Three Biggest Mistakes Made by Merchants Selling Digital Goods
From my perch atop the Crain's Building in Chicago, I often am asked for advice on selling digital goods, like software, SaaS, virtual products, ebooks and more. While each of these sub categories of digital goods are unique in its own way, there is some commonality across them. And as a merchant of these types of products there are three basic mistakes you need to avoid.
Global E-commerce Mistakes
What I find again and again, as an American, is how little thought or respect is given to the concept of selling globally. The narrow view is that consumers not only can, but will want to see an English language cart, and pay in US dollars with a credit card.
While this is true for a good percentage of the global population, not only will you find higher conversion rates by accepting other currencies, putting marketing material in non-English languages and offering preferred local payments, but the perception of your organization will be more local as well.
This expectation for a quick and speedy delivery of products bought online is different now than it was 15 or even 10 years ago. Nowadays,the normal expectation for online shopping is at a higher level, especially with purchases of digital products.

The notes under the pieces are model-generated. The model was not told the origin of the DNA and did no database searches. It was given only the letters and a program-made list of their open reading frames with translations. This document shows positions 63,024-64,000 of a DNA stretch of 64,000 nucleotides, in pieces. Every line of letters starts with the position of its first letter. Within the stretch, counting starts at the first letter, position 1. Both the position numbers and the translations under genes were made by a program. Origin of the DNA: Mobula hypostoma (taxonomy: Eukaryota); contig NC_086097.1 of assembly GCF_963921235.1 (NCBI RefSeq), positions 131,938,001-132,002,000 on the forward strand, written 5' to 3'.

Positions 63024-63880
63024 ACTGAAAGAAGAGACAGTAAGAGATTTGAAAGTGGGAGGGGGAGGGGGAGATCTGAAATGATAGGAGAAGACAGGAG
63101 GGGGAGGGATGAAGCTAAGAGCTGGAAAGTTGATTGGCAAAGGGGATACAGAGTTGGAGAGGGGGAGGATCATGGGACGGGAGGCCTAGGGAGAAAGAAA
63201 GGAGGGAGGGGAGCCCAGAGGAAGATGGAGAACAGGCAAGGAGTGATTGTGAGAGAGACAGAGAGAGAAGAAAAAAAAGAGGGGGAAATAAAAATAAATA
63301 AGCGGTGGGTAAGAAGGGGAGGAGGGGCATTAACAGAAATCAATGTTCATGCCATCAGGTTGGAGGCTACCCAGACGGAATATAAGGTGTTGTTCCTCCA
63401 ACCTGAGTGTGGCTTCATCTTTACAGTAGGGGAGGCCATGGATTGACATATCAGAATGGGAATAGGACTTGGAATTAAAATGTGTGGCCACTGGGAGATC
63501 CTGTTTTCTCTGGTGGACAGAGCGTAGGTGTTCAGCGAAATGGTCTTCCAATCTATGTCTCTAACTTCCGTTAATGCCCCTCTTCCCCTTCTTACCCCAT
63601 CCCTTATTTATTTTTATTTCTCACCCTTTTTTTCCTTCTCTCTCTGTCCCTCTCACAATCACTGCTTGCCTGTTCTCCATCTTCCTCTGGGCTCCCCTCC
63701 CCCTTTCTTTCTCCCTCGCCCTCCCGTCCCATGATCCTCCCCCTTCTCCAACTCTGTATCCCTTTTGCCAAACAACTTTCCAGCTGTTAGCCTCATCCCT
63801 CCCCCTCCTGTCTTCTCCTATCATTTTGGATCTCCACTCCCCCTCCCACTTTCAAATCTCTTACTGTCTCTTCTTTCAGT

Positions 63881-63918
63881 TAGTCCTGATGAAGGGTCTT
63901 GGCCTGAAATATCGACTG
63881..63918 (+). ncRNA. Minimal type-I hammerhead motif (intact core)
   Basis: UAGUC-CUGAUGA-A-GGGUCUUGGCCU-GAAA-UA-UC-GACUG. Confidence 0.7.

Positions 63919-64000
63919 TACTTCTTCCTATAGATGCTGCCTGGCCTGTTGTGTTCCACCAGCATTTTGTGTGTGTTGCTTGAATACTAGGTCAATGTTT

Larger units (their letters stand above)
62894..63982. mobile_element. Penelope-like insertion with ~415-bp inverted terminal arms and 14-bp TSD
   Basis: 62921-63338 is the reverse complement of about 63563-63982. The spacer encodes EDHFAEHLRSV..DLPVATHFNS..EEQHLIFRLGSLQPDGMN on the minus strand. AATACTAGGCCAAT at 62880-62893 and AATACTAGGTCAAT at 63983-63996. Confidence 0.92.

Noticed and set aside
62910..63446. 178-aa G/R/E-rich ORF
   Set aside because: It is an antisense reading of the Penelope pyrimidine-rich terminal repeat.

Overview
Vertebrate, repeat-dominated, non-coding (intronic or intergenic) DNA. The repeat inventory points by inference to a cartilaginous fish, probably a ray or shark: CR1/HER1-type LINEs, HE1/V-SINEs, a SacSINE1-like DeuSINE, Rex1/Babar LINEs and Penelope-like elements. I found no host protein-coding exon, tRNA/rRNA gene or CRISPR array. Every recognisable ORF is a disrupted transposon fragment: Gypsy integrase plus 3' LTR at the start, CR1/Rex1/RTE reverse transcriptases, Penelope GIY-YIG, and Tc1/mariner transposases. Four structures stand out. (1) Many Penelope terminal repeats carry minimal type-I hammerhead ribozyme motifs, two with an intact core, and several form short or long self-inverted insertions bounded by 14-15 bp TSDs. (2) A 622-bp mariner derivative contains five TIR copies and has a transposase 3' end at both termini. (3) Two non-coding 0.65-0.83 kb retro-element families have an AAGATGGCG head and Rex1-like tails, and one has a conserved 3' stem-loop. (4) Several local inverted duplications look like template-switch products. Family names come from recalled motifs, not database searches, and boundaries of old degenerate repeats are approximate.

For example, when I buy shoes online from Zappos.com I expect the shoes to arrive within a few days.
When I choose to buy a movie through TiVo from Amazon, I have to wait at least 30 minutes to start the movie and often longer.
But if I buy an eBook through Amazon’s Kindle or the Barnes and Noble Nook, I expect the book to be available for download immediately.
In each of these three cases, the expectation of "speedy" delivery ranges from a few days to instantaneous. Many people forget this fact when entering the digital goods world and they may be stung by the backlash if the customer's expectation is not met.
Just look at the social network Friendster, which did not technically sell digital goods, but was effectively killed by slow loading times, thus not meeting customer expectation of immediate delivery.
Whether you are selling eBooks, Software or virtual goods, fighting fraud is like being on a treadmill that starts fast and gets faster. The never-ending war against fraud is made more difficult because these digital goods do not rely on a physical address for shipping, which deprives the merchant from a piece of knowledge that offers a strong clue as to the validity of the customer.
With digital goods, due to the expectation of immediate delivery we mentioned earlier, the digital good are delivered before the charge ever appears on the customer's credit card, bank account or PayPal statement.
Even if a vigilant account owner has email alerts of new activity, the product is sent to the customer before that email notification is even delivered. If the charge is in fact fraudulent, the customer may be forced to stick the merchant with a chargeback (this is one of the reasons that card not present transactions have a higher cost per transactions than card present transactions in a store).
Although there are some scary aspects of selling digital goods, with some foresight and research, merchants can be sure to make their business a success. Just don’t underestimate some of the risks associated with selling digital goods.
What are some of the mistakes you have learned to avoid in the digital e-commerce space?
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